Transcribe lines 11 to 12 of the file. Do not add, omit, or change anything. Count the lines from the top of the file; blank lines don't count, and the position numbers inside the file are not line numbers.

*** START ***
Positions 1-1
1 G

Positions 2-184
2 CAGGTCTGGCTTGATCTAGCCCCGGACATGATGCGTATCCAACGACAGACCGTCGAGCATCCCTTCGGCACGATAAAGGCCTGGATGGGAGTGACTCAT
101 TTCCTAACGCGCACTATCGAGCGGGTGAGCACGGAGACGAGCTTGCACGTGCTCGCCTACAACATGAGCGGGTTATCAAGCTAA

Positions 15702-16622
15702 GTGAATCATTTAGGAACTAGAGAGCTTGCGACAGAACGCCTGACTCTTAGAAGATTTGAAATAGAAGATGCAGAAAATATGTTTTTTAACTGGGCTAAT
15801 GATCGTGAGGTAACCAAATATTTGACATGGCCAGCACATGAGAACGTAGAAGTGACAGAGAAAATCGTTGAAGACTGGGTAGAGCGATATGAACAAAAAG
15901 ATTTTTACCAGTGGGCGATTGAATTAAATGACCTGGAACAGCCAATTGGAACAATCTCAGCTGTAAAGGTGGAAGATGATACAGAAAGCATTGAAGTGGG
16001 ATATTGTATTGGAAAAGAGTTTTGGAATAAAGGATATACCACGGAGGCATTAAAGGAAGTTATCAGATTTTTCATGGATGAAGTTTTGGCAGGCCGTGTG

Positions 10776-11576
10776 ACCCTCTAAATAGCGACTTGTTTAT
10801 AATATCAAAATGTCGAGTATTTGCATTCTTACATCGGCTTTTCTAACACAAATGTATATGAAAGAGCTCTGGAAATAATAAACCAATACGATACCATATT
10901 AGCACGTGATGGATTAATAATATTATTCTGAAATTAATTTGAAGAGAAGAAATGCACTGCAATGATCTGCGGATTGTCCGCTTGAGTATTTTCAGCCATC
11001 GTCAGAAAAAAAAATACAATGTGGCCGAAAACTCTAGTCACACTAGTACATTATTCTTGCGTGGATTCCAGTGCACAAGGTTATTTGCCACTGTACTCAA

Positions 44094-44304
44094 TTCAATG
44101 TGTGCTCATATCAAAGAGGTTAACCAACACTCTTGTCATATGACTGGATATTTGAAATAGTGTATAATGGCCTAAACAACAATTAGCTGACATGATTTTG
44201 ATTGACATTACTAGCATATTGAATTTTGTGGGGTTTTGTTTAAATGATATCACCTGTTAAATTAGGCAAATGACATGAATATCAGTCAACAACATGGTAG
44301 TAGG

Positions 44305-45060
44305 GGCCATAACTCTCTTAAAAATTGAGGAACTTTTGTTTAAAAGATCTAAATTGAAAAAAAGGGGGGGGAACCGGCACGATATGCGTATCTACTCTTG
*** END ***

Positions 10776-11576
10776 ACCCTCTAAATAGCGACTTGTTTAT